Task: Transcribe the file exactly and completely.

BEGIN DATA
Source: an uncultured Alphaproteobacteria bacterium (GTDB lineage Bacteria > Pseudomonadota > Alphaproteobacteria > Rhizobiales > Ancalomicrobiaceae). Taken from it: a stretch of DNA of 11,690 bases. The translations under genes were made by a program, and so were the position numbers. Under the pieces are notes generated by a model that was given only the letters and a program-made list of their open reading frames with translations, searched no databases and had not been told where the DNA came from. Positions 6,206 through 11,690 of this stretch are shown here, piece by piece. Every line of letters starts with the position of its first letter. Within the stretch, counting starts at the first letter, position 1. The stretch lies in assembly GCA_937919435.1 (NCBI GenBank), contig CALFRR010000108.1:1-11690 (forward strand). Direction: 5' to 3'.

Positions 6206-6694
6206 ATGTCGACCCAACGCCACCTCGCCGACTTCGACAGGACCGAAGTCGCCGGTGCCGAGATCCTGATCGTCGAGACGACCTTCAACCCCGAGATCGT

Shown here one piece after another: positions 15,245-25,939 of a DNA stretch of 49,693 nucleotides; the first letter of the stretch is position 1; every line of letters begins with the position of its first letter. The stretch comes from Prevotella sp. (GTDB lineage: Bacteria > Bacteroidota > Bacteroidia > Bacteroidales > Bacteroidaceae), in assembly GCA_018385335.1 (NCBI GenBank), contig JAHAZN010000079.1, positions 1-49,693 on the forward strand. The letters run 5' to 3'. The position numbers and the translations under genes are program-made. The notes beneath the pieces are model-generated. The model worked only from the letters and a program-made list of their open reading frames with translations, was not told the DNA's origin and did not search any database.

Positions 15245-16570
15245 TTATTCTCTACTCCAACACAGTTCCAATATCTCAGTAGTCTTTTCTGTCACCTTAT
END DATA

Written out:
Source: an uncultured Alphaproteobacteria bacterium (GTDB lineage Bacteria > Pseudomonadota > Alphaproteobacteria > Rhizobiales > Ancalomicrobiaceae). Taken from it: a stretch of DNA of 11,690 bases. The translations under genes were made by a program, and so were the position numbers. Under the pieces are notes generated by a model that was given only the letters and a program-made list of their open reading frames with translations, searched no databases and had not been told where the DNA came from. Positions 6,206 through 11,690 of this stretch are shown here, piece by piece. Every line of letters starts with the position of its first letter. Within the stretch, counting starts at the first letter, position 1. The stretch lies in assembly GCA_937919435.1 (NCBI GenBank), contig CALFRR010000108.1:1-11690 (forward strand). Direction: 5' to 3'.

Positions 6206-6694
6206 ATGTCGACCCAACGCCACCTCGCCGACTTCGACAGGACCGAAGTCGCCGGTGCCGAGATCCTGATCGTCGAGACGACCTTCAACCCCGAGATCGT

Shown here one piece after another: positions 15,245-25,939 of a DNA stretch of 49,693 nucleotides; the first letter of the stretch is position 1; every line of letters begins with the position of its first letter. The stretch comes from Prevotella sp. (GTDB lineage: Bacteria > Bacteroidota > Bacteroidia > Bacteroidales > Bacteroidaceae), in assembly GCA_018385335.1 (NCBI GenBank), contig JAHAZN010000079.1, positions 1-49,693 on the forward strand. The letters run 5' to 3'. The position numbers and the translations under genes are program-made. The notes beneath the pieces are model-generated. The model worked only from the letters and a program-made list of their open reading frames with translations, was not told the DNA's origin and did not search any database.

Positions 15245-16570
15245 TTATTCTCTACTCCAACACAGTTCCAATATCTCAGTAGTCTTTTCTGTCACCTTAT